Today we’re going to finish up with the story of my collection.
As I mentioned last week, I consider “The Collection” to be complete, i.e. I own a hard copy of all but one impossible song that charted in the Hot 100 during the 1980s. But just because it’s complete doesn’t mean I stopped collecting. I’m currently working on obtaining the entirety of both the Billboard R&B/Hip-Hop chart and the Dance chart from the ’80s. And I’m not against also getting stuff from the Adult Contemporary, Rock, Country, and Bubbling Under charts, but those aren’t ones I’m targeting directly at this point.
As of today, my entire stash of ‘80s music consists of 2,117 LPs, 1,127 CDs, and 949 45s; I’ve listened to every single one of them from start to finish, note for sometimes painful note. Throughout all of this I’ve learned that the differences between Def Leppard and Scott Baio songs are more immense than you could ever imagine. So, I consider myself an expert in ‘80s music. I don’t know the stories and facts of every band in the decade, but I do know every song that was a hit and tens-of-thousands that weren’t. And I enjoy the songs that most people either have never heard, or haven’t heard in 20-some years. “Walk Like an Egyptian” does nothing for me. However, Alfonso Ribiero’s “Dance Baby” brings a joyful tear to my eye. I’m a total music geek and I’m okay with it.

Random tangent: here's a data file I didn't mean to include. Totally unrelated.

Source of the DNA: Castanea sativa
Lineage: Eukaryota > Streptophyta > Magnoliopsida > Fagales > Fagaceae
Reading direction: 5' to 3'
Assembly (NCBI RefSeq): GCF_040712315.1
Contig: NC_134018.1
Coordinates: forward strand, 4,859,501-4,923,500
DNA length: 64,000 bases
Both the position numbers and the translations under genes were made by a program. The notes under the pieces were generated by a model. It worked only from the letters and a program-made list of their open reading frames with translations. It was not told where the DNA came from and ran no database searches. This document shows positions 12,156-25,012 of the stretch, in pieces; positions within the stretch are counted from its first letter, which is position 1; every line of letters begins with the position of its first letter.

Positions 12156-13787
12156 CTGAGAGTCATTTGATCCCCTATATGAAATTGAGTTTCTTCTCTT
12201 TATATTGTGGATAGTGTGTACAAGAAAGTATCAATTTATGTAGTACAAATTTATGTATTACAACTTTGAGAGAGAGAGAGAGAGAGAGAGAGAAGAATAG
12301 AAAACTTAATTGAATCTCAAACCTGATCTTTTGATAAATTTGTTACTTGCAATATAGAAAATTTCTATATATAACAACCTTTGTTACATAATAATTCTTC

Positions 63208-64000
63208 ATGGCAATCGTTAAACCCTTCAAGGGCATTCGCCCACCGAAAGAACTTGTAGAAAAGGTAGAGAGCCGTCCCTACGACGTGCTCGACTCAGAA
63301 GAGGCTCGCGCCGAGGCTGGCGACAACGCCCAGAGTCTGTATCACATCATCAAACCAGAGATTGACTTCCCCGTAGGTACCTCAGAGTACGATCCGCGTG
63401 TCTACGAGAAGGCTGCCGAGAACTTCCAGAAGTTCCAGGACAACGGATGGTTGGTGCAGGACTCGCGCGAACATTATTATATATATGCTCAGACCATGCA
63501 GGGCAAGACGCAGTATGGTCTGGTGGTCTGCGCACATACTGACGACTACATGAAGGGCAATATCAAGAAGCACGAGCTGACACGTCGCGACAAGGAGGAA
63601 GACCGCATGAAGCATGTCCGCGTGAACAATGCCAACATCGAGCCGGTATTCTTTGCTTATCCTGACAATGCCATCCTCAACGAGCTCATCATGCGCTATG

This week we continue looking at the bottom of the Billboard Hot 100 chart with more artists that begin with the letter “B.”
The charts don’t tell the full story with Berlin in my opinion. Here’s an excellent group that really had only one major hit. “No More Words” hit #23 but of course the song that really made them was the #1 worldwide smash, “Take My Breath Away”. That’s a great song, but their sound was defined by their Pleasure Victim EP from 1982, which included “Sex (I’m a …),” “The Metro,” and “Masquerade.” How incredibly hot is “Sex” when Terri Nunn sings about being “a hooker,” “a slut,” and “a little girl”? I’m getting all hot and bothered right now just listening to it. By the time “Like Flames” was released they had moved into a more commercial pop territory and broke up shortly after their final ‘80s record Count Three and Pray didn’t sell as well as expected.
“Rock Lobster” is one of my favorite song breaks in Family Guy, when Peter uses it to console Cleveland after his wife has an affair with Quagmire. But “Private Idaho” is the best of the three songs here. I completely understand how hard these guys can be to love and how easy they can be at the same time. I mean, these are definitely some quirky songs, but at the same time they are just so much fun to party to. It took me a long time to appreciate the early B-52s, but now that I do, I can’t get enough of them.
Last week I hinted at something “big” coming and well, those of you following the series know I’m working on this in alphabetical order and therefore might have realized I was talking about artists starting with the word “big”. The first of five artists that fit that bill, Big Country is clearly the cream of the crop. Wikipedia says that most critics feel that “Wonderland” is their best song. I guess by doing this, that kind of makes me a critic as well — and I’d have to agree in this case. The thing that I really dig about Big Country is that a lot of the Scottish sound (bagpipes, fiddles, etc.) are guitar effects rather than the instruments themselves. Kind of cool.